Cunliffe reveals donation details

David Cunliffe
David Cunliffe
Labour leader David Cunliffe has come clean about the trust set up to handle his donations during the leadership contest last year, naming three donors but saying two others were not willing to be named so their donations would be returned.

Mr Cunliffe has also said that using the trust for the campaign was a lapse in judgement.

He said the three donors willing to be named were Selwyn Pellett, Perry Keenan and Tony Gibbs, who gave a combined total of $9,500. Mr Pellett, a businessman, is a longstanding Labour supporter who has donated to the party and Mr Cunliffe in the past.

Mr Gibbs is a businessman and former right hand man to Sir Ron Brierley. Perry Keenan is a New Zealander who is now senior partner at the Boston Consulting Group in Chicago. Mr Cunliffe worked for the Boston Consulting Group before entering Parliament.

He said other donors had given a total of $8,300 but were not willing to be named.

"That is their legal right. I respect their decision and can't control it. In their case, the trust will be returning their donations to them."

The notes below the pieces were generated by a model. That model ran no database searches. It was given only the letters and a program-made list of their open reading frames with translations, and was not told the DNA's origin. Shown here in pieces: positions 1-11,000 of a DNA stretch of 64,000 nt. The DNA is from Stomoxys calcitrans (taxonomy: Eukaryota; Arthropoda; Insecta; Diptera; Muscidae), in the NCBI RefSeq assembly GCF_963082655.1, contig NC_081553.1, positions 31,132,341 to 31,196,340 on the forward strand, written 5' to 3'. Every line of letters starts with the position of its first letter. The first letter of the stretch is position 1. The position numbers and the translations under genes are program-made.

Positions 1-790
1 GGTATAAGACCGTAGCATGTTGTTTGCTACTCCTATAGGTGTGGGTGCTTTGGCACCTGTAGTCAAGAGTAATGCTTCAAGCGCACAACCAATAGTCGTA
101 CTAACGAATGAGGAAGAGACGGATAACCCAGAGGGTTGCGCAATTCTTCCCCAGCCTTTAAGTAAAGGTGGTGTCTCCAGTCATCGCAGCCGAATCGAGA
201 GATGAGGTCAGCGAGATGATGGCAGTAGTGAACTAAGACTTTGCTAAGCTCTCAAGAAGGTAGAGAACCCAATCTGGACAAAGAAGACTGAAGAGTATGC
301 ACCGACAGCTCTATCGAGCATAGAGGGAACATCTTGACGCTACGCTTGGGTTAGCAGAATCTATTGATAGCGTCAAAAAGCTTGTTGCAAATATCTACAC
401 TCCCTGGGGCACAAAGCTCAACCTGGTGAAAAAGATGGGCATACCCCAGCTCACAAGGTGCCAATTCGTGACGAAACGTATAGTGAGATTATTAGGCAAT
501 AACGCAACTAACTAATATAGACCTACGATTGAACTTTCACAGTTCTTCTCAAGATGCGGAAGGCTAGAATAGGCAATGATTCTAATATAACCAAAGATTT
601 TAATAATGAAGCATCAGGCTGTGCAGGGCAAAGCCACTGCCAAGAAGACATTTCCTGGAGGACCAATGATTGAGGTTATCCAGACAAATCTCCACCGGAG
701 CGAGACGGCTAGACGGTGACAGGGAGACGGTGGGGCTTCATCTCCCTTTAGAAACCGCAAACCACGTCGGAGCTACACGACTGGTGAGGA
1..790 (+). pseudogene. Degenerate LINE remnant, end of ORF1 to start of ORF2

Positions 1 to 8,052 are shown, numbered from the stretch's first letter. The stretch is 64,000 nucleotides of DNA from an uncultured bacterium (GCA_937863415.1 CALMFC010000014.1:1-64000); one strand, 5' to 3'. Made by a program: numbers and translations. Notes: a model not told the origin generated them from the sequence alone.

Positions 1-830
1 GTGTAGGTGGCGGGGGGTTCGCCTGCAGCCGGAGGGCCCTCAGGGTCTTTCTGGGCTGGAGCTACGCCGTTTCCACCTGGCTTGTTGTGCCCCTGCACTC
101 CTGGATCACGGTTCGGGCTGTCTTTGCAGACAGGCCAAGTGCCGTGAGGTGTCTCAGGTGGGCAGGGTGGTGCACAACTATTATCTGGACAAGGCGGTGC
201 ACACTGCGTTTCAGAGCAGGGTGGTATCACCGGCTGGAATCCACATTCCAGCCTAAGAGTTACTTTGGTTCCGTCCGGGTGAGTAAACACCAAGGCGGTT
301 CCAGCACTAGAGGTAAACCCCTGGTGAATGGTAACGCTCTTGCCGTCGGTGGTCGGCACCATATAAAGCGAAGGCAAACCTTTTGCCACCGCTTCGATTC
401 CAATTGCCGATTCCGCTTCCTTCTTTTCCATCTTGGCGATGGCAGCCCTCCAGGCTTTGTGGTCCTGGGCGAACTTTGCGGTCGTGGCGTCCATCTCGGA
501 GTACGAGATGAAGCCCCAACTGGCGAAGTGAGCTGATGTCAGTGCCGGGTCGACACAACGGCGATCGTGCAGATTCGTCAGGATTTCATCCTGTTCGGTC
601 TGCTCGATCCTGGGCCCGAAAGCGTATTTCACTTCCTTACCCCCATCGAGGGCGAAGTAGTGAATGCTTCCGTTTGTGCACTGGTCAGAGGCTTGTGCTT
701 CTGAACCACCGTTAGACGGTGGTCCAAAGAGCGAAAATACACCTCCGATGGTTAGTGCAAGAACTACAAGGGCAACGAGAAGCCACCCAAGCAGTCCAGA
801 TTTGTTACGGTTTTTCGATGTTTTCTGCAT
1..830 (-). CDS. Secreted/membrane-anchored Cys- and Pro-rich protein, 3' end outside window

He said he did not know who those donors were, or whether they were individuals or corporates.

Mr Cunliffe said it was an error of judgement to use the trust. It had meant he did not have to disclose donations in the Register of Pecuniary Interests.

"I don't think in hindsight that a trust structure fully represented the values I would like to bring to this leadership. Decisions that were made to set up the trust could have been better. I have learned form that and am now making sure I do whatever I can to ensure transparency."

He said if returning those donations left any shortfall in his campaign funding, he would cover the amount out of his own pocket. He estimated his campaign cost about $20,000. The spending cap set by Labour was $30,000.

He said his former electorate chairman, Greg Presland, was the main trustee of the trust. His wife, Karen, had also assisted in the campaign and was involved in discussions to set up the trust, but was not a trustee. He said he was not personally either a trustee or a beneficiary of the trust, but it was used to pay his campaign debts.

Mr Cunliffe said he was confident the trust arrangement did meet with the requirements of the Labour Party's rules, and the Register of Pecuniary Interests. The Labour Party rules had specified donations would be confidential, and the donors had given on that understanding.

"This was the first time the Labour Party has run a leadership campaign and in the course of it we learned a thing or two about the rules that we need to iron out."

He said he believed the rules around donations should be tightened and would support that in an upcoming review.

Mr Cunliffe confirmed at least one of the donors - Perry Keenan - had approached him directly to offer a donation but said he had referred Mr Keenan on to the trustee of his campaign trust and did not know if the donation was made.